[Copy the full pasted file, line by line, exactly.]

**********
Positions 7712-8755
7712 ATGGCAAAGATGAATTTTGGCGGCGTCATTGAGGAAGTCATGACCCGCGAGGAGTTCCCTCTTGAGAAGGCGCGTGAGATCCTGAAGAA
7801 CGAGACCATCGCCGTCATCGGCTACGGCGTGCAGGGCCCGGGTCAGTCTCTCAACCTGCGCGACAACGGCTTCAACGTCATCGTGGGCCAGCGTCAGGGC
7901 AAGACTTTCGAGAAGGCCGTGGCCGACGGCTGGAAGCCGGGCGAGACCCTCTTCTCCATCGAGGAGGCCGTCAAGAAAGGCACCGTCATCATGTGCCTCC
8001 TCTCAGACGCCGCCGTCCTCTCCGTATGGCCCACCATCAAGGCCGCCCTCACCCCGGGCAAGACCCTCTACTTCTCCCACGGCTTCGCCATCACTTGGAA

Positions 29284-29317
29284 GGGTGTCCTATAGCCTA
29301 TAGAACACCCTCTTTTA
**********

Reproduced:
Positions 7712-8755
7712 ATGGCAAAGATGAATTTTGGCGGCGTCATTGAGGAAGTCATGACCCGCGAGGAGTTCCCTCTTGAGAAGGCGCGTGAGATCCTGAAGAA
7801 CGAGACCATCGCCGTCATCGGCTACGGCGTGCAGGGCCCGGGTCAGTCTCTCAACCTGCGCGACAACGGCTTCAACGTCATCGTGGGCCAGCGTCAGGGC
7901 AAGACTTTCGAGAAGGCCGTGGCCGACGGCTGGAAGCCGGGCGAGACCCTCTTCTCCATCGAGGAGGCCGTCAAGAAAGGCACCGTCATCATGTGCCTCC
8001 TCTCAGACGCCGCCGTCCTCTCCGTATGGCCCACCATCAAGGCCGCCCTCACCCCGGGCAAGACCCTCTACTTCTCCCACGGCTTCGCCATCACTTGGAA

Positions 29284-29317
29284 GGGTGTCCTATAGCCTA
29301 TAGAACACCCTCTTTTA